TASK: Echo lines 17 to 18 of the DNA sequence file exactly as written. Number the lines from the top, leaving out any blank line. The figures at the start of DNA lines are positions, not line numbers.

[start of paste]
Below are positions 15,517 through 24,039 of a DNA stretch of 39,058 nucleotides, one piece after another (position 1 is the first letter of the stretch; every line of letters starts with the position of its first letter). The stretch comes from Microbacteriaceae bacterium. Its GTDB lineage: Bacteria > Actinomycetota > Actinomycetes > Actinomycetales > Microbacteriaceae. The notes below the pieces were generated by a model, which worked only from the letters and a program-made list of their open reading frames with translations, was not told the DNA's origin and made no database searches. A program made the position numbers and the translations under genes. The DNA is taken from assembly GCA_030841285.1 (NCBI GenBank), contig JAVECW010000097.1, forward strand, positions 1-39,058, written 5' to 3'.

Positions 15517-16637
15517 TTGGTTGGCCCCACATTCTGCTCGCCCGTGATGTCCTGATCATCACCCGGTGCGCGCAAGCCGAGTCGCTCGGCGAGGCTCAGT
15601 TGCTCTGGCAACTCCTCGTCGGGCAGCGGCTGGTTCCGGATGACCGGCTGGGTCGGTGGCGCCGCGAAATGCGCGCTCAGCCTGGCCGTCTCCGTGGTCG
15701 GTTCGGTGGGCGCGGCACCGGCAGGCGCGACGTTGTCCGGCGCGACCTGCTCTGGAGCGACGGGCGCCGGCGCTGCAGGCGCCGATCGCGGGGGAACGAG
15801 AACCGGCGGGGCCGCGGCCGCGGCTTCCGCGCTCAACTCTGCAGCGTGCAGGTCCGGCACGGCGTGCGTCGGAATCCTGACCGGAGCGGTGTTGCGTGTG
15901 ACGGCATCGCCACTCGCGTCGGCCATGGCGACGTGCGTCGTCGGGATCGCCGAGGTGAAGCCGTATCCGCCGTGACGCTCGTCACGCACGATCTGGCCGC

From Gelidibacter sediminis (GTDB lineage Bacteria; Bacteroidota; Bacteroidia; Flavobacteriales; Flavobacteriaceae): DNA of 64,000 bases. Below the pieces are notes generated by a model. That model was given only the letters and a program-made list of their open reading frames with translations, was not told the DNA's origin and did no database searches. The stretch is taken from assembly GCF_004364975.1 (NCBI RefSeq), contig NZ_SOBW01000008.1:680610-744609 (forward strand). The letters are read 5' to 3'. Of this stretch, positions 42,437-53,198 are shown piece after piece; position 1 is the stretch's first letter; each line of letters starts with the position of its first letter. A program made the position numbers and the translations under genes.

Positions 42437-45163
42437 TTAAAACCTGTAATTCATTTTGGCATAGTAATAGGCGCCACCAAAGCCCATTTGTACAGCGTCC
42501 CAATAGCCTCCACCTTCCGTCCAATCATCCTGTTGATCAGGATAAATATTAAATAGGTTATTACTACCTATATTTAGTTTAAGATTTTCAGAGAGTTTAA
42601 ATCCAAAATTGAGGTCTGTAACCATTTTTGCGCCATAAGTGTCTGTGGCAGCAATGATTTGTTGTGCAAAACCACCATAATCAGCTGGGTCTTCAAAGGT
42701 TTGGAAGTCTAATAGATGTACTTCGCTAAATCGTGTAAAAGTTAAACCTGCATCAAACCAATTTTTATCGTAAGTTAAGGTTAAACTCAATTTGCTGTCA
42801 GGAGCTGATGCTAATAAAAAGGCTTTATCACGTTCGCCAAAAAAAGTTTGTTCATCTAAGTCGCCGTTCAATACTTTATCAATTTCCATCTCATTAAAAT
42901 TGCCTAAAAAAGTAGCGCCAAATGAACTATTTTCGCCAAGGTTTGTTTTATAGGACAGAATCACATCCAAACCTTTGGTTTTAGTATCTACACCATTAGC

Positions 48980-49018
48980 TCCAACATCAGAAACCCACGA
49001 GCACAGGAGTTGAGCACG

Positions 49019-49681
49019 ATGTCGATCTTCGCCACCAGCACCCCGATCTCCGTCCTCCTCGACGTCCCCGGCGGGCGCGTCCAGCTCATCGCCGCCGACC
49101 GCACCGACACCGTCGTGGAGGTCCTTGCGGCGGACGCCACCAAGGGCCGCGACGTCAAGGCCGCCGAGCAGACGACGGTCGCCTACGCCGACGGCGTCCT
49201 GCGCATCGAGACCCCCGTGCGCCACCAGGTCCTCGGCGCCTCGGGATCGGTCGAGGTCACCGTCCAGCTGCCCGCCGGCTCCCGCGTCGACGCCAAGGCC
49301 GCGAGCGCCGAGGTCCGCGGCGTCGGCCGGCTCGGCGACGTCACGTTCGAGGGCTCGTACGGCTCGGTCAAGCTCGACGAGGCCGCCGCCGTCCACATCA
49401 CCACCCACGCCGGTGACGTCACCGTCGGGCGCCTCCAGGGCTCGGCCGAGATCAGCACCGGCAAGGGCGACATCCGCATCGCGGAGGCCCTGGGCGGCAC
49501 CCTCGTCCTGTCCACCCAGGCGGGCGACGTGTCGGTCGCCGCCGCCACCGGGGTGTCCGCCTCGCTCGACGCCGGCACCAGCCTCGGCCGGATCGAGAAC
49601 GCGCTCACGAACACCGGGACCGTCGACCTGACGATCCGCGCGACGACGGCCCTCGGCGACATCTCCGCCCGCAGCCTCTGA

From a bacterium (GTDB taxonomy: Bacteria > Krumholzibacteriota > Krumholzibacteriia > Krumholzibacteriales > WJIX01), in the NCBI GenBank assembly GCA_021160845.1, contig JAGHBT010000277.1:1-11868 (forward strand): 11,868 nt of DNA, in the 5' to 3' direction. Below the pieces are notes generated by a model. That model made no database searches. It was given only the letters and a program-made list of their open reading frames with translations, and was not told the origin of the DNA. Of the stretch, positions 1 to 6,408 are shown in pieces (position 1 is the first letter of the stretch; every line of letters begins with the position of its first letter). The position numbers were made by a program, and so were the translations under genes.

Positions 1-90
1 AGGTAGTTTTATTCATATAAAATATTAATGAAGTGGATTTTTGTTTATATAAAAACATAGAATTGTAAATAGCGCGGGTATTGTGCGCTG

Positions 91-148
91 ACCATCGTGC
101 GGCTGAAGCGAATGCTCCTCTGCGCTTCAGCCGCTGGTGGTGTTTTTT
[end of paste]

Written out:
48980 TCCAACATCAGAAACCCACGA
49001 GCACAGGAGTTGAGCACG